But it wasn't just the pressure up front that was so devastatingly effective. It was also a banner game for Stanford safeties Jordan Richards and Ed Reynolds. Perceived as a preseason question mark for Stanford, which had to replace veterans leaders in Michael Thomas and Delano Howell, the secondary played physical and fearless. Richards had two interceptions -- on consecutive Barkley passes -- to go with four pass breakups. Two of the breakups came on third down, where the Trojans were an paltry 1-of-13.

Q&A: Stanford's Ed Reynolds

September, 14, 2012
9/14/12
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After missing all of last year with a knee injury, Stanford safety Ed Reynolds has come on strong with three interceptions in the first two weeks of the season and is tied for the FBS lead. The No. 21 Cardinal face No. 2 USC on Saturday and Reynolds took a few minutes to chat with the Pac-12 blog.

An obvious question to start, how frustrating was it to sit out the entire year?

Ed Reynolds: It was definitely frustrating just because I put in a lot of work in the spring and felt like I made a lot of gains when it came to knowing the playbook and knowing what we wanted to do when it came to techniques and play calls. But injuries happen. That's the game we play. I put all of my effort into rehabbing. Just to be back now with my brothers and to play on this defense is a great feeling.

I don't need to tell you what you're up against this week. If I promise not to tell anyone, what's the plan for stopping Marqise Lee and Robert Woods?

[+] EnlargeStanford's Ed Reynolds
Ed Szczepanski/US PRESSWIREStanford's Ed Reynolds has three interceptions through two games.
ER: It's going to be a full team effort. We don't feel like it's any type of one-on-one battle. We don't feel like it's our corners versus their wide receivers or our defensive backfield versus their passing game. We feel like we just have to play within our system, execute what our game plan is and swarm to the ball. That's the best wide receiver combo in the nation. Matt Barkley does a good job within their system, getting those guys the ball in space and letting them do their thing. We've been preaching getting 11 hats to the ball. That's how we play team defense. We won't leave a man out on an island by himself to make a one-on-one tackle in space. We want 11 guys to swarm and slow those guys down.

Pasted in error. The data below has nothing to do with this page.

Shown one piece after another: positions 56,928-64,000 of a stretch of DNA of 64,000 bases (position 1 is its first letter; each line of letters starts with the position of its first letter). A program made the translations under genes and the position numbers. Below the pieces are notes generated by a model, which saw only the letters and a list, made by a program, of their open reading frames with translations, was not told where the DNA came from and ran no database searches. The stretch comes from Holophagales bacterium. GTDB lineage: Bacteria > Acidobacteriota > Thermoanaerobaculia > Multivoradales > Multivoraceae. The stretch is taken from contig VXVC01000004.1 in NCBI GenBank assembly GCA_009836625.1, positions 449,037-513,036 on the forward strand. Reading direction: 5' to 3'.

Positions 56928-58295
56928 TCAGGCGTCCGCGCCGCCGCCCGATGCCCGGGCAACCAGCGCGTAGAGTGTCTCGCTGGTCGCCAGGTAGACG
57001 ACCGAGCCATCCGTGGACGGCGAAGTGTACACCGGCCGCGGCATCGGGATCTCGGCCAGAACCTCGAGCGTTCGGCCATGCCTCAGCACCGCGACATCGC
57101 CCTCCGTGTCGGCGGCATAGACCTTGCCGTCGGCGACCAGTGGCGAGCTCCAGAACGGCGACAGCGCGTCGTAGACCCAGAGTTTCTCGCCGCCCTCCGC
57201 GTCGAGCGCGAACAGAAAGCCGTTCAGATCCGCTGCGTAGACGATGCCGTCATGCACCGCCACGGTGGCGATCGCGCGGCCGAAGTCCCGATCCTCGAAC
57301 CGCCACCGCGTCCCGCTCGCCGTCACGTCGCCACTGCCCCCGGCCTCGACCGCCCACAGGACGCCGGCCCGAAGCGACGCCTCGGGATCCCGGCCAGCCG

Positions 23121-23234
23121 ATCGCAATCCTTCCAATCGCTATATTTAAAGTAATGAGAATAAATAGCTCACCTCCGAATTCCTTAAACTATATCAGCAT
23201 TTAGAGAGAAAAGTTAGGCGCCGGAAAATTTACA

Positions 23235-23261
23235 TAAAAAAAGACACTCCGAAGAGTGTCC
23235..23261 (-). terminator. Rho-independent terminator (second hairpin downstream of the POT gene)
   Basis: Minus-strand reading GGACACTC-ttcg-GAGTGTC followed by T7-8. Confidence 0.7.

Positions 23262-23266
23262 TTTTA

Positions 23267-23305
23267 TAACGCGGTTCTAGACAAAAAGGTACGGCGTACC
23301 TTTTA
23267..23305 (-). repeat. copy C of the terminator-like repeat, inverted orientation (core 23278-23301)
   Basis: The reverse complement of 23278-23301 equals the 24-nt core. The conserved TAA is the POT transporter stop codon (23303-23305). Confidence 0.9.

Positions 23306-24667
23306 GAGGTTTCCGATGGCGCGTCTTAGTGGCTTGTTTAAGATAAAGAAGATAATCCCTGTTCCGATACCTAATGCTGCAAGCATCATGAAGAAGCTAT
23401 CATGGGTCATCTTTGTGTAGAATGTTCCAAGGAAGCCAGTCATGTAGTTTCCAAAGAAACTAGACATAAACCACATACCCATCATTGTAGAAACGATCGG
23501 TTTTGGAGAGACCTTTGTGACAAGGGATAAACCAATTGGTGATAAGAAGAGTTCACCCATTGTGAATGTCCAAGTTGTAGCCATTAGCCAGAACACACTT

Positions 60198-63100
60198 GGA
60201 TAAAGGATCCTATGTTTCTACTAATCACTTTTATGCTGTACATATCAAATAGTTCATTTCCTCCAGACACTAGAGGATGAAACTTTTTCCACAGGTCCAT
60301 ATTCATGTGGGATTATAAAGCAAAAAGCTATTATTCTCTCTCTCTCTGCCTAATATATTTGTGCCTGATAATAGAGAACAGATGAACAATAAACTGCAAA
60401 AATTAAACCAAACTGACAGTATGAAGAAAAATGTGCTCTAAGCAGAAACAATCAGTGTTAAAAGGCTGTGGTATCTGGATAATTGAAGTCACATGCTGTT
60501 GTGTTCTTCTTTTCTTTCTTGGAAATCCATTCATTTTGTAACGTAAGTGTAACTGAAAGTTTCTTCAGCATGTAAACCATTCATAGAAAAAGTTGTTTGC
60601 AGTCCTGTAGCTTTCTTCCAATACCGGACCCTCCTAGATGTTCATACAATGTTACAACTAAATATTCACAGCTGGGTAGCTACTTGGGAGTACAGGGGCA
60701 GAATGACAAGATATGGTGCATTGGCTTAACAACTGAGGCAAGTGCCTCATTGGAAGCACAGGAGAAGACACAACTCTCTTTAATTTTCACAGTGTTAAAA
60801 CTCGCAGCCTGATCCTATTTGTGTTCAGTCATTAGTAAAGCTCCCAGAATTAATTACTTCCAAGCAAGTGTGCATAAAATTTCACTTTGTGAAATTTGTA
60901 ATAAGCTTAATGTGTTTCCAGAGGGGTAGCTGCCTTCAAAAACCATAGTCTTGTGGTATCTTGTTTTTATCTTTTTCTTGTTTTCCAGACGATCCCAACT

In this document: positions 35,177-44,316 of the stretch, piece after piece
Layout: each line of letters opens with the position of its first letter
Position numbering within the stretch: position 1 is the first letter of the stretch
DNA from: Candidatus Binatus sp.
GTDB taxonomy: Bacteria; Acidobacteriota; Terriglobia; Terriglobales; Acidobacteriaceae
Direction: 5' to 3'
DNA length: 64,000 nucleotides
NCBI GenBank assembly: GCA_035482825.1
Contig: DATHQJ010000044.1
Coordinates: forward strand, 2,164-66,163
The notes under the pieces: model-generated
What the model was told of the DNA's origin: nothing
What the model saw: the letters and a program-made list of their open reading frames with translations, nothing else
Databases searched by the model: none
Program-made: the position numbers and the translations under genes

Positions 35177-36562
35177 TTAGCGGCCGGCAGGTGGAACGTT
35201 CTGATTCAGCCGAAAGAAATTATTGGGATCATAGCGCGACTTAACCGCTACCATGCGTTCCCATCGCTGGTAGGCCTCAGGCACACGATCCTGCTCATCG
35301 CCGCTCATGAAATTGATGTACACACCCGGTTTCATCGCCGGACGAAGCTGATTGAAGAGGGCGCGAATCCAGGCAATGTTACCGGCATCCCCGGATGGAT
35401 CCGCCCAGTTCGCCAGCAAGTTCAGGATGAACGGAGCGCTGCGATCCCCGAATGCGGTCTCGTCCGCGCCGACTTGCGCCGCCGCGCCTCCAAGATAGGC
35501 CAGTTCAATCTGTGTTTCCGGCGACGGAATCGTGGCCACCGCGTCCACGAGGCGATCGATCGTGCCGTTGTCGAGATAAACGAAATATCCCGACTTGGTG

Nothing will ever top the Cal-Stanford rivalry. But in the past few years, this rivalry has blown up. Are the Trojans your secondary rival?

ER: It's just another great game. You always have great athletes on both sides. I've only been a part of it for a couple of years. But the first two games were amazing. It could come down to the wire. It's a game I recommend tuning in to.

Last year, only seven interceptions for the season. You already have three by yourself and the team has four. What's the difference?

ER: We put a lot of emphasis in the offseason on creating turnovers. You look at all the great defenses in the league and in college football, they cause turnovers. They put their offense in great field position and they give their offense extra possessions. We put an emphasis on being able to do that. Our front seven makes it easy on the back end for us by getting the quarterback a little frazzled and make sure he knows he's not playing seven-on-seven. We spent a lot of time catching balls. We told ourselves coming into this season we need interceptions and it's been going great so far.

One of the things coach David Shaw said before the season was that he wasn't sure what this team's identity was going to be. Have you guys found it yet?

ER: As a defensive player, we spent the offseason saying we need to be dominant and get the offense in good position. Swarm to the ball. Team defense. The offense is coming along, but when you have young guys filling spots and trying to get comfortable, it's going to take some time. But I don't think the offense has strayed from what we are. We're a power running game. The identity hasn't changed just because our personnel has. We're just growing as a team.

You're one of several Stanford players who had an NFL dad. Is it tough being an NFL legacy, or are there some perks?

ER: I never looked at it as being tough. There are more perks. My dad's career was over early on in my childhood. I don't remember a lot of it. But just being able to talk to him and get some of his football wisdom is amazing. I attribute a lot of my football IQ to him because he's helped me through a lot of my football growth since I started playing in the early middle school days. Just having someone you can talk to about the game who has been in similar situations is definitely a perk.